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Let’s Get Cultured! Dynamic Glass is Attracting an Impressive Portfolio of Cultural Institutions

By Derek Malmquist, Vice President of Marketing

Feb. 8, 2016

Think about many of the best museums and cultural institutions you have visited – often times, the experience is not just about what’s housed inside the building, but more about the entire visual environment. Architects often try to push the design envelope when designing cultural institutions. Many newer museums tend to incorporate unique design elements, often including large amounts of glass, and glass can also be utilized to improve the sustainability and design of historic museums.

However, with the addition of glass, comes the challenge of solar heat gain and glare as well as the potential for the sun’s UV rays to create damage. Dynamic glass, unlike blinds, can address these issues without compromising aesthetics and design, and we have already seen success in a few of our most recent cultural institution installations. It’s time to look again!


The Kimmel Center (Philadelphia, PA)

The Kimmel Center in Philadelphia, Pennsylvania, is a collection of performance halls and open spaces, all enclosed inside a 150-foot barrel-vaulted glass roof. At the Center’s highest elevation, the Dorrance H. Hamilton Garden Terrace overlooked the entire complex and the city; however, due to its elevation on the 6th floor near the top of the vaulted glass roof, the Terrace would often reach exceedingly hot temperatures, close to 100 degrees, making it an uninhabitable space. By adding an internal skylight above the Hamilton Terrace (essentially a skylight under a glass ceiling) with dynamic SageGlass to reduce heat gain and glare, the area was transformed into a comfortable gathering space. As a result, visitors are now able to relax inside the 2,100-square-foot rooftop structure, while enjoying iconic views of the City of Brotherly Love and maintaining a connection to the rest of the Center.  Bookings in the space increased 10-fold within the first year of the renovation.


St. Johnsbury Athenaeum (St. Johnsbury, Vermont)

Vermont’s St. Johnsbury Athenaeum is home to more than 120 paintings, sculptures and other works of American and European artists. Among the works of art is Albert Bierstadt’s revered “Domes of Yosemite.”  However, the Athenaeum faced a challenge when its Victorian skylights aged beyond repair and threatened to cause fading and harm the gallery’s collections and furnishings. Architects chose to install SageGlass in the Athenaeum to better allow natural light to enter the facility, improving the overall visitor experience, while simultaneously protecting historic collections from the sun’s damaging UV rays. Additionally, the addition of electrochromic glass allowed the building to preserve the design and dimensions of the Athenaeums’ four original Victorian-era skylights.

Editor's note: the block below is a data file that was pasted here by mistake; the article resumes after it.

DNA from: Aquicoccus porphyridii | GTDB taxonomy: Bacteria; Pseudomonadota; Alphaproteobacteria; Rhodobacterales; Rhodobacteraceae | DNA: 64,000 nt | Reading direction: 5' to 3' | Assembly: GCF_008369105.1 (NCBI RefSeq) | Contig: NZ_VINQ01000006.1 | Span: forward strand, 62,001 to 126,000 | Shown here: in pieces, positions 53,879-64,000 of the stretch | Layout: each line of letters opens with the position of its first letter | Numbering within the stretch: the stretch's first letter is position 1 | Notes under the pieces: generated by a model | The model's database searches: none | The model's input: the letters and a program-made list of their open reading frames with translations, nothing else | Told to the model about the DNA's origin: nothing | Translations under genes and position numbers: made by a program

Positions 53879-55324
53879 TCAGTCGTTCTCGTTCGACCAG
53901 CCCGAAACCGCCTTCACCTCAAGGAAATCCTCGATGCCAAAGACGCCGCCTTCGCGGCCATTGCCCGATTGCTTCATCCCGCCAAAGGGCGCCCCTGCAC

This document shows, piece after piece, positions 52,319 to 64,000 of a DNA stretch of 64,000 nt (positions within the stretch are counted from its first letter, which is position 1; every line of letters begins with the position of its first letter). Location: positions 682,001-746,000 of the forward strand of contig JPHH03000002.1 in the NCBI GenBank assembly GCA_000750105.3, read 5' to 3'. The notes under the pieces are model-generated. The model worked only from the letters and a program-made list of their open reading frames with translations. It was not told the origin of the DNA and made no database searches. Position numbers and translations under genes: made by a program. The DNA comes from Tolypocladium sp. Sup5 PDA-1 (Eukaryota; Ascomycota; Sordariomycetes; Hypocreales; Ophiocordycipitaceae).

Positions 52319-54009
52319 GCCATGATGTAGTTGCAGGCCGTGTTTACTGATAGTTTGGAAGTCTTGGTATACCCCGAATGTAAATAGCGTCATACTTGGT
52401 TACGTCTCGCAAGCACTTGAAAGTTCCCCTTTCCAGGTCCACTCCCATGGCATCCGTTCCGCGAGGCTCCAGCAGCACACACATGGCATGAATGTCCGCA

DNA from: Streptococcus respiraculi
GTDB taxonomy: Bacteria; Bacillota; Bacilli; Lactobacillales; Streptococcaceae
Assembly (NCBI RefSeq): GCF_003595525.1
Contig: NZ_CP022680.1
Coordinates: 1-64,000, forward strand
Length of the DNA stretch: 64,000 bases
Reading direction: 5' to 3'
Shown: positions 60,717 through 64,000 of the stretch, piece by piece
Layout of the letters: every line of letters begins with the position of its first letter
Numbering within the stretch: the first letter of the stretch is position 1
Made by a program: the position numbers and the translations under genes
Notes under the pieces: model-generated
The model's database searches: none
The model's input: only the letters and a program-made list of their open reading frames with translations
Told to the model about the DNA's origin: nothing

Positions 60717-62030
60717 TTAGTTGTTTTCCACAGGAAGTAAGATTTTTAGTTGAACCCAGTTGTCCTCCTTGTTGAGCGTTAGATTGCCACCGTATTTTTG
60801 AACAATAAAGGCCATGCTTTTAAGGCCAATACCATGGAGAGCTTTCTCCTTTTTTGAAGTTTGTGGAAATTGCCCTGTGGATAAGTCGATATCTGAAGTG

The Museum of Science (Boston, MA)

The Museum of Science in Boston, Massachusetts, was recently facing a major challenge – it needed to solve sun glare problems in the Museum’s lobby while saving energy and improving the visitor experience. The Museum chose our dynamic glass because it can darken or clear automatically in response to changing light conditions, which eliminated the glare problem without compromising the Museum’s iconic views of the Charles River. Additionally, the installation of electrochromic glass will help reduce energy demand by letting sunlight in on cool days and blocking it on hot days. By maintaining a connection to the Charles River, the Museum was able to create a “Yawkey Gallery on the Charles River” exhibit which would not have been possible without the implementation of electrochromic glass.

Dynamic glass truly has the potential to transform cultural facilities worldwide by enhancing the overall visitor experience.